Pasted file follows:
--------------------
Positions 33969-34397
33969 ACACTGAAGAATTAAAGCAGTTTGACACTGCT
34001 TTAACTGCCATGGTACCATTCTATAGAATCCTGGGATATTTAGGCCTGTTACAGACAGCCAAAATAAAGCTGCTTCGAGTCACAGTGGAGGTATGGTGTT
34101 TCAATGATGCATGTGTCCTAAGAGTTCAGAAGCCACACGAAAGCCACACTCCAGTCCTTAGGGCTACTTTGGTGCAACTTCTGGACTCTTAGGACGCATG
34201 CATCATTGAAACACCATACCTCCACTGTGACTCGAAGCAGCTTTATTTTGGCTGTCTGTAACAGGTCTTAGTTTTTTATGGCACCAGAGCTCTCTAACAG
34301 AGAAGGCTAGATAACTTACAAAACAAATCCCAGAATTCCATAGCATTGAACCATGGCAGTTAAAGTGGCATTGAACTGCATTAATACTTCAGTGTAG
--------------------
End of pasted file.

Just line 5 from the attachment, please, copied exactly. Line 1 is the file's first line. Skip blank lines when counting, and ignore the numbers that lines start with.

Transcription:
34201 CATCATTGAAACACCATACCTCCACTGTGACTCGAAGCAGCTTTATTTTGGCTGTCTGTAACAGGTCTTAGTTTTTTATGGCACCAGAGCTCTCTAACAG